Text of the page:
Posted: 13.02.2024 11:59:33

Traditions of glory, honour and valour

How the Polotsk Cadet School, winner of the Spiritual Revival Award, lives

...Military bearing, precise step, beautiful posture — many new recruits would envy. Despite the snowfall and frost, teenagers in cadet uniforms are marching vigorously on the parade ground of the Polotsk Cadet School. “Right shoulder forward!” the head of military-patriotic education, Lieutenant Colonel Robert Ismailov commands. Oh, how beautifully and harmoniously the boys and girls, for whom cadetship has become the meaning of life, manage to do that! They marched in a goose-step style, and upon returning from the drill, proudly showed their main award — the laureate diploma of the Spiritual Revival Award of the President of the Republic of Belarus.

Stanislav Krasovsky   ANTON STEPANISHCHEV 

‘I am the heir to the idea’

“Together with the director of the school, Colonel Stanislav Krasovsky, I received the award from the hands of the Head of State,” Arseniy Supranovich, a tenth-grader, does not hide his excitement. “This is a great honour. I will remember it for the rest of my life. And the main thing is that Aleksandr Lukashenko shook my hand! I will definitely tell my children about it in the future, and hopefully my grandchildren, too. As proof, there is a photo from the ceremony. You know, it became a great incentive... Now I just have no right not to use my full potential for the benefit of my native country.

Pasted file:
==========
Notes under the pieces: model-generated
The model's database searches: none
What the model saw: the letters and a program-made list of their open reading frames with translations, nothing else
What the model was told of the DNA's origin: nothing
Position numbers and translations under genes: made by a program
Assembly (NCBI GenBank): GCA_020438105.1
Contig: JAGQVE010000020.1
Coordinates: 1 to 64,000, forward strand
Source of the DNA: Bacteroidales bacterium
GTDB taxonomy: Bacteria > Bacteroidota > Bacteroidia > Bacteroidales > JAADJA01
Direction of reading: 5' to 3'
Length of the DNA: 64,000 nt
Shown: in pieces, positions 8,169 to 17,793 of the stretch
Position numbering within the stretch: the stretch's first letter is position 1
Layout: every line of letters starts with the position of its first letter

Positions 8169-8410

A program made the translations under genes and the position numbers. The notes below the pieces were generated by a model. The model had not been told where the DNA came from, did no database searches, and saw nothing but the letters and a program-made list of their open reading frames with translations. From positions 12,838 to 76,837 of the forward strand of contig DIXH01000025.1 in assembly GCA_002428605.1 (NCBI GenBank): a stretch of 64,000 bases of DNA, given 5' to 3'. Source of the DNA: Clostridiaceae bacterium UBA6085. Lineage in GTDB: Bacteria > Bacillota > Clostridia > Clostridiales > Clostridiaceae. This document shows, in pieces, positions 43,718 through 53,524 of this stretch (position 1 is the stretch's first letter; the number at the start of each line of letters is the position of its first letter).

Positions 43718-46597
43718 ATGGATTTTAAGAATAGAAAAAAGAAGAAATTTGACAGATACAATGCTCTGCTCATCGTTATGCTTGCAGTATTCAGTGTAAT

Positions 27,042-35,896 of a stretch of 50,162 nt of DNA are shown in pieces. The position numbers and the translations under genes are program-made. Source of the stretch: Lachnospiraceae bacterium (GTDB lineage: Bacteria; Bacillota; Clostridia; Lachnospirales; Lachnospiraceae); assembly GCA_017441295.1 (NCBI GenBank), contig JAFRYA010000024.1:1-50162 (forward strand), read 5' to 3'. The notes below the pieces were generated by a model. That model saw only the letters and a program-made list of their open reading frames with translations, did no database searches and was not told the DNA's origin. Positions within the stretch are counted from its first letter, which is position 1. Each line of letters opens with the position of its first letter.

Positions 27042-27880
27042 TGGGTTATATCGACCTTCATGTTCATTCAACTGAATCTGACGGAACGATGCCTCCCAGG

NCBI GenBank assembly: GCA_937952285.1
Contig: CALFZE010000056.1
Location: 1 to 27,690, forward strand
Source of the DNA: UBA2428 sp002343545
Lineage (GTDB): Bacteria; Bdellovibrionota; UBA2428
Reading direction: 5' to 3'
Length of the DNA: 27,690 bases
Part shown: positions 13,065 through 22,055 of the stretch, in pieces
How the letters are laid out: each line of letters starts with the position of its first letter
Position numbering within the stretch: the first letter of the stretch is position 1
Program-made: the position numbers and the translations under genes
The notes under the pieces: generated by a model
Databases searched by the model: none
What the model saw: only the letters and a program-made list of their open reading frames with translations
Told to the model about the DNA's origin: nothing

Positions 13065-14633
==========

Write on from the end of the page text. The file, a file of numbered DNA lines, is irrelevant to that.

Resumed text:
And they help to hone it here, at the cadet school.”
What stuck in Arseniy’s memory most of all about the ceremony? He is not even hesitating to answer — of course, the President’s words that peace is the most important value for any nation. 
“Aleksandr Lukashenko stressed that Belarusians know this better than anyone else. And our memory is a guarantee
of peace in the future. Should we forget the road to the temples and monuments of the heroes — a new war will be inevitable. These words seem to be so common, yet in fact they are very thought-provoking. By the way, we are also told about this by the clergy of the diocese who often conduct classes at the school…”
You would agree that this opinion is not of a teenager but of a man. Why was it specifically Arseniy who came on stage? As the guy explains, he is the heir to a big idea. It turns out that Arseniy’s father, an aviation engineer, together with the current director of the Polotsk Cadet School, stood at the origins of the revival of the legendary educational institution whose history dates back to 1835.
Stanislav Krasovsky joins in the conversation.